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Show HN: Sparkler – A KVM-Based Virtual Machine Manager (unixism.net)
108 points by shuss on Oct 17, 2019 | hide | past | favorite | 8 comments

Nice writeup!

> The VMM emulates some interesting hardware: a device that can read the latest tweet from Command Line Magic’s Twitter handle, a device that can get the weather from certain cities, another device that can read fetch the latest air quality measurements from certain cities and finally a console device that lets the virtual machine read the keyboard and output text to the terminal.

This is one of the under-appreciated fun things about virtualization: the ability to pretty much make up 'hardware' devices, and completely rethink the way that the hardware should work. No need to be a PC when you can be anything you want. Obviously it's possible to do all the same stuff with hardware, or even kernel drivers, but the KVM interface makes it really easy and fun.

Weirdly no one had done it so far. That's the reason why I cooked up some high level devices :)

> You can program KVM using the well known UNIX file paradigm.

Does anyone know why the API was designed this way? Sending a bunch of ioctls to modify the KVM state seems no better than just having normal function calls for it…

> Sending a bunch of ioctls to modify the KVM state seems no better than just having normal function calls for it

Seeing as how they're mmap()ing the fds, it makes some sense to leverage the other file_operations.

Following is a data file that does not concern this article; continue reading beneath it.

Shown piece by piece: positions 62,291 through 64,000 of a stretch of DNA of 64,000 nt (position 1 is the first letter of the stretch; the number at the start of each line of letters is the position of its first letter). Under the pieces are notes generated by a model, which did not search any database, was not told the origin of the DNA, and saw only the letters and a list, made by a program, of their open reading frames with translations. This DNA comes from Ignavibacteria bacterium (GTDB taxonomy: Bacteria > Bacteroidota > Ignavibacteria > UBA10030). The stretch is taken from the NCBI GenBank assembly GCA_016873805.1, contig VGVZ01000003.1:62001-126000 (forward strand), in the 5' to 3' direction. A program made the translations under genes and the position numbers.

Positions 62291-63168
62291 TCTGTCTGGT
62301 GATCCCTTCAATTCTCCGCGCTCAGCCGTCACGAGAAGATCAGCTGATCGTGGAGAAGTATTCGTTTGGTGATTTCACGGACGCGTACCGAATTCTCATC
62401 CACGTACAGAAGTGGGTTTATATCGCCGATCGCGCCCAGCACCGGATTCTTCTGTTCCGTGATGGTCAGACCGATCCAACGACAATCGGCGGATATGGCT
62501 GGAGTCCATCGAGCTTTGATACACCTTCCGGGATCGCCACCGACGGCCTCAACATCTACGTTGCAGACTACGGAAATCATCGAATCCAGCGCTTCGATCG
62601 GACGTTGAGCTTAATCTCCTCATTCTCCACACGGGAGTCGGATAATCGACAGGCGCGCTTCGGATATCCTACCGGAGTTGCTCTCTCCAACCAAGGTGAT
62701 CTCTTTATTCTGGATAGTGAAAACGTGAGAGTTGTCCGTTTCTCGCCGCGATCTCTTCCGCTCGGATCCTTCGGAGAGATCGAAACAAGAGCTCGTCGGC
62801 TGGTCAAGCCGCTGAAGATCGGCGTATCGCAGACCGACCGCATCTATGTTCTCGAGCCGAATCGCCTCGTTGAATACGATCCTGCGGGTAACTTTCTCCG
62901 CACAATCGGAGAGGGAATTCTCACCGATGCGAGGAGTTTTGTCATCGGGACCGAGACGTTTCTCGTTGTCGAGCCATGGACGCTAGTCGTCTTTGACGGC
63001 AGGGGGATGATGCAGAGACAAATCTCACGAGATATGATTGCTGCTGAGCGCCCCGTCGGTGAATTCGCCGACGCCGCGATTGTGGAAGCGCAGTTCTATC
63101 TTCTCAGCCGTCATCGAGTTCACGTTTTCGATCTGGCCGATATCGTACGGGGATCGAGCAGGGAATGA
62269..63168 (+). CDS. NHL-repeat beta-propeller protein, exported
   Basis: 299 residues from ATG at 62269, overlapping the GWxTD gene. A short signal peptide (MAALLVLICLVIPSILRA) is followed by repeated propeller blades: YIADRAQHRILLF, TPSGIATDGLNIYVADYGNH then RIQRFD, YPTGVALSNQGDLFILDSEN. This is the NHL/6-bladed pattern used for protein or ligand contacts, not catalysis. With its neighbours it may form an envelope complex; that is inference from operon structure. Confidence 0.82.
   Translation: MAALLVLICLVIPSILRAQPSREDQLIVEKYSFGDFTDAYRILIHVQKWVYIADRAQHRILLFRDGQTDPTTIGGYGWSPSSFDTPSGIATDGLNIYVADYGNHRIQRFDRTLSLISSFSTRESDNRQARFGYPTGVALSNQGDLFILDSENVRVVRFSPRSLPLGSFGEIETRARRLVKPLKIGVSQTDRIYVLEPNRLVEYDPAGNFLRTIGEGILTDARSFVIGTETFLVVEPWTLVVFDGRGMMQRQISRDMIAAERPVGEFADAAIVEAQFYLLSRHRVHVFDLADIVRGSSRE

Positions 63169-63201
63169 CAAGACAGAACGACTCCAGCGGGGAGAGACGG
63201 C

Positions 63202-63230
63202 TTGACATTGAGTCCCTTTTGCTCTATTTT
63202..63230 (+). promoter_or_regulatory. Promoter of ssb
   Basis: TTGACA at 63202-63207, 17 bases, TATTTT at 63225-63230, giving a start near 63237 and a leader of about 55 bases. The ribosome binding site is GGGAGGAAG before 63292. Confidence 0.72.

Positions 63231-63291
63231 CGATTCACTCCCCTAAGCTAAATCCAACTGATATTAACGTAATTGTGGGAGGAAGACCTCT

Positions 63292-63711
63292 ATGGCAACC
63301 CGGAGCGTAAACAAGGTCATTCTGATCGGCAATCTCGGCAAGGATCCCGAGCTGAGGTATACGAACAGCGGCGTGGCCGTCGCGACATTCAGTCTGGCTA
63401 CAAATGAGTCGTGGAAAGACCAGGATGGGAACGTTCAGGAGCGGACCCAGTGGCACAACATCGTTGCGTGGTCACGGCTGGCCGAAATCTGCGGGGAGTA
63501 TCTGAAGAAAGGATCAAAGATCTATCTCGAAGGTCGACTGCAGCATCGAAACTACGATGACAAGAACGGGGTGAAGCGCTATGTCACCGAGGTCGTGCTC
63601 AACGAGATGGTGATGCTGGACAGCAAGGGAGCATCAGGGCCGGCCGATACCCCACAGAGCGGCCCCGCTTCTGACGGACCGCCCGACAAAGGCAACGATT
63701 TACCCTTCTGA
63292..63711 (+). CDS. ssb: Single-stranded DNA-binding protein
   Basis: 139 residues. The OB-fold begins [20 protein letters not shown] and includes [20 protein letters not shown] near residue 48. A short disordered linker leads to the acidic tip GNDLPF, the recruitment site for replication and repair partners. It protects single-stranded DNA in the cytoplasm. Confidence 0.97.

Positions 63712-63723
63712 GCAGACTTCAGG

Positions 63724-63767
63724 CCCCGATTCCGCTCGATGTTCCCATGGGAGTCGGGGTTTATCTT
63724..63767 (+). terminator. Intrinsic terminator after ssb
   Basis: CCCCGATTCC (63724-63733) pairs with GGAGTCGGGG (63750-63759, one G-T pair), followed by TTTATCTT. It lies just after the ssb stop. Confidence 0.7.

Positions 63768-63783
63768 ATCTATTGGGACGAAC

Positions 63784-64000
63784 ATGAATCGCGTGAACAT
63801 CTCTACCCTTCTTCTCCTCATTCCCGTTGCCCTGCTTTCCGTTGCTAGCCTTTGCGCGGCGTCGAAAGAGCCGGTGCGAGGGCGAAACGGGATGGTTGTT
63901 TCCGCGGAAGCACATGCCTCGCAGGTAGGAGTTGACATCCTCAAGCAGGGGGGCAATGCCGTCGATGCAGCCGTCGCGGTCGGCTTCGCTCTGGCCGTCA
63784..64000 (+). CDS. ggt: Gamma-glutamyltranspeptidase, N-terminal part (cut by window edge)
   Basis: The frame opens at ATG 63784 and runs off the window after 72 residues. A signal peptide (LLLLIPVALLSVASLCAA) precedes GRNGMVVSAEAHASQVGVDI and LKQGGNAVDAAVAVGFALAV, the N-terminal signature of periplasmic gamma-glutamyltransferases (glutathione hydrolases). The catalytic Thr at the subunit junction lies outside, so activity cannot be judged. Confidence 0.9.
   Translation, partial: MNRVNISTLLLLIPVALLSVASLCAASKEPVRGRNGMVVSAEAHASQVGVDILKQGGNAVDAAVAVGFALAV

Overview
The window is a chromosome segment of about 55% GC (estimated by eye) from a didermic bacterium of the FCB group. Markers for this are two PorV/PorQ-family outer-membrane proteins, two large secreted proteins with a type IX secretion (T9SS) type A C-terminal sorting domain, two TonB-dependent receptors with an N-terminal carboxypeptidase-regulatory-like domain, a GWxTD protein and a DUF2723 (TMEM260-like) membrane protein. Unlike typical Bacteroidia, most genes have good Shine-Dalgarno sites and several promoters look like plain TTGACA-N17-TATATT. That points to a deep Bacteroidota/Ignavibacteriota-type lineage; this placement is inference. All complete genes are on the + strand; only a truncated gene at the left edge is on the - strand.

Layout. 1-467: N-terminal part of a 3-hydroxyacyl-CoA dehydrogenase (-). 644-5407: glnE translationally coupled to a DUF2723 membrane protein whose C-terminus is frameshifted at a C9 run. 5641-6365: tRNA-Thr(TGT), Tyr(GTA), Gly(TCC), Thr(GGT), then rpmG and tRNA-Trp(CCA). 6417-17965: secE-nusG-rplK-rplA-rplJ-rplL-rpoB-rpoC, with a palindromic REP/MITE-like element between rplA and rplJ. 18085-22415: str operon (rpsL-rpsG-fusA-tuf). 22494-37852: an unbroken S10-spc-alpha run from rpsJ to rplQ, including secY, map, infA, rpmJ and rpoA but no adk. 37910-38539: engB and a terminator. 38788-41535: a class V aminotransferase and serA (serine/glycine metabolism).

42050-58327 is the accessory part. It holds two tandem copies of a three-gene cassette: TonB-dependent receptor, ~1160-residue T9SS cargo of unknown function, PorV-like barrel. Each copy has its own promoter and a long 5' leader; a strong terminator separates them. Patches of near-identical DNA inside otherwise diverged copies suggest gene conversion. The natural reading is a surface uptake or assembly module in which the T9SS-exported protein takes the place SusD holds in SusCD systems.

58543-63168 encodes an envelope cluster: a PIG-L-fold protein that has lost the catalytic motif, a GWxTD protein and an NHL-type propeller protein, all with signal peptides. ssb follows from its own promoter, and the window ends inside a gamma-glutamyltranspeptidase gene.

What would "normal function calls" mean? This is happening on the Linux syscall boundary.

Right; why isn’t there a sys_kvm syscall that you can just call from a C program?

It's Linux style. Syscalls are last resort - they're low level and have to be maintained forever. Instead, there are more robust and purpose specific abstractions built on top of them:

- ioctls on char/blkdevs for either physical or logical devices (which also allow for a 'handle' paradigm of operation, and for event polling via epoll/select)

- sysfs and procfs entries for system and process tunables and data

- debugfs for day to day debugging (which is explicitely unstable and not enabled in most production kernels)

- prctl, fcntl, ...

In addition, all of the above is 'automatically' ported across architectures. Some Linux architecture ports have their own syscall tables (with own numbering) and need to be explicitly modified any time a syscall is added.

It it's not the file paradigm, it has to be system calls (plenty of them) set in stone, which could quickly turn into a problem or you probably mean a wrapper library?

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